Kabir says – just as all the mystics of all the ages have been saying – God is not the other. He is you. He is your inside. He is your subjectivity, so how can He reduce you into an object? He is not separate, so how can He take your freedom away? He need not be invented because He is already there. And He need not be killed, because in killing Him you will be simply committing suicide – and that is impossible; nobody can commit suicide. You can drop one body, you will immediately enter into another womb. Suicide is impossible. You can pretend the game of committing suicide but you can never succeed in it, because nothing can be destroyed. Not even a grain of sand can be destroyed.
Physicists say there is no possibility of destroying anything. Neither can something new be created nor can something existent be destroyed. If this is so even about a grain of sand, what to say about the being of man?’ – that is the highest flowering – how can it be destroyed?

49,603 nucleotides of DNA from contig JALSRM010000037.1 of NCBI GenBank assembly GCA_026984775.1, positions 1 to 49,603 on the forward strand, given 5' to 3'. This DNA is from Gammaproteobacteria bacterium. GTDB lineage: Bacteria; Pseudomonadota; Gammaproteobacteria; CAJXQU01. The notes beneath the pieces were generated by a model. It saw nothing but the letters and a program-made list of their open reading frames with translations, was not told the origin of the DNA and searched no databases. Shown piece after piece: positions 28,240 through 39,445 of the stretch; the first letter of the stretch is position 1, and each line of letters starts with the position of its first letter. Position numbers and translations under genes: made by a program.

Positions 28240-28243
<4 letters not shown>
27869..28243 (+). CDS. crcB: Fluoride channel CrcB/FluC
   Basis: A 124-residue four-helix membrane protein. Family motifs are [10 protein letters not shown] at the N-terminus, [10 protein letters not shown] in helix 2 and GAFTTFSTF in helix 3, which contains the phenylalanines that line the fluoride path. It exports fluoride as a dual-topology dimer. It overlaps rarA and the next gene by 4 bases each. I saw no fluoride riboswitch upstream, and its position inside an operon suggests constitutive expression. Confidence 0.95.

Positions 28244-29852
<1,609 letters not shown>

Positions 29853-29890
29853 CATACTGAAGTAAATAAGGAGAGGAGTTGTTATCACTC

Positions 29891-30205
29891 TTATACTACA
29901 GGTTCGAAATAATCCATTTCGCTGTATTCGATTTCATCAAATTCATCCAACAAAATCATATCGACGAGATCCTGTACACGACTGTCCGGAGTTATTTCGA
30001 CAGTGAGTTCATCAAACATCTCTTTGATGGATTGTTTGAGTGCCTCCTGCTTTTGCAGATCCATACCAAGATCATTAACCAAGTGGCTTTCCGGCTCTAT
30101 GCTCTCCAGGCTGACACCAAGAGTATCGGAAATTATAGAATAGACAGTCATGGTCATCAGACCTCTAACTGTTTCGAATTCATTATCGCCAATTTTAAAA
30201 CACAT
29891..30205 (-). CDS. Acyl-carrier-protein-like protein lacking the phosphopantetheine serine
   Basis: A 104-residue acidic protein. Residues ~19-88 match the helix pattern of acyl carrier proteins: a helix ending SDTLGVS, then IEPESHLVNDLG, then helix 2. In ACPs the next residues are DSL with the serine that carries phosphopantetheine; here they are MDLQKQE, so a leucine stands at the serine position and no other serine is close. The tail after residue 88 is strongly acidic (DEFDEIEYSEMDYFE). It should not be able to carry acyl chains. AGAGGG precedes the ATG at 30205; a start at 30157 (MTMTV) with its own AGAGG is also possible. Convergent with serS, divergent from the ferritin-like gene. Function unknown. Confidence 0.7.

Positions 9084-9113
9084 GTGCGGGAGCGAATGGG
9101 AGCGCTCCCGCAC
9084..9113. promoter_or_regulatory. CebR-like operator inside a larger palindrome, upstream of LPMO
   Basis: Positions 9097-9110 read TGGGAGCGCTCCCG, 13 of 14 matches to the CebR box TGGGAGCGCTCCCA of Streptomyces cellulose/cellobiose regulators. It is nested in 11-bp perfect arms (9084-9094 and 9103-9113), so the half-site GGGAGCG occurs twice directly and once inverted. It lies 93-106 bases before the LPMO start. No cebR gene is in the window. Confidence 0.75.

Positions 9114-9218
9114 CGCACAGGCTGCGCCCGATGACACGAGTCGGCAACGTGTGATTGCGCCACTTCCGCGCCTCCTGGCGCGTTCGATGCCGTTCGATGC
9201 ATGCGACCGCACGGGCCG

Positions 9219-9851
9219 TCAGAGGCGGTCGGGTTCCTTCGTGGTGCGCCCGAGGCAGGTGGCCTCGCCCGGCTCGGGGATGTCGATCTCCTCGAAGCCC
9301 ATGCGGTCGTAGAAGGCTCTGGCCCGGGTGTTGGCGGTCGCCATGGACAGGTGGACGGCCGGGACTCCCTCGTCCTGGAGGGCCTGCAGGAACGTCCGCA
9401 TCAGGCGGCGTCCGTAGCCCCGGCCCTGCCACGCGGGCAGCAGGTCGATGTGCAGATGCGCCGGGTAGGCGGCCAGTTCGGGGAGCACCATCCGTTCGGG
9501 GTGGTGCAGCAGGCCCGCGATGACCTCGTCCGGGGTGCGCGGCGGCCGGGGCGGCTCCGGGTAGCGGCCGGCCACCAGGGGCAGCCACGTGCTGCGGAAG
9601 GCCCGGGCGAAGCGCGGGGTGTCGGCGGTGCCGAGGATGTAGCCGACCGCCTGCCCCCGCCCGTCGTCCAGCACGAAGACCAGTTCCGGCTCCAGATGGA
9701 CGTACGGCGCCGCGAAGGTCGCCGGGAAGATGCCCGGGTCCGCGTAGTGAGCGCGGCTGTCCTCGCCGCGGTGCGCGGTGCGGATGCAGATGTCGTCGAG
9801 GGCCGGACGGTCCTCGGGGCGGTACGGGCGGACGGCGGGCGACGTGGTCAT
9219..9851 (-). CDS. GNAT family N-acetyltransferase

Life is eternal. Life is immortal. It changes forms, certainly, just like the waves in the ocean go on changing but the ocean remains. Bodies come and go, minds come and go, but your innermost witness remains always there. And that witness is God.
Hegel, Kant, Schiller, are wrong; so is Freud, so is Nietzsche, so is Jean-Paul Sartre. They both accept the same premise: that God is the other. And God is not the other. God is your very soul.
God is already in you… just a little alertness.
Wake up and see! You need not wait for the Guest. The Guest has already arrived in the very being of the host. The Guest is found in the host.
From The Guest, Discourse #13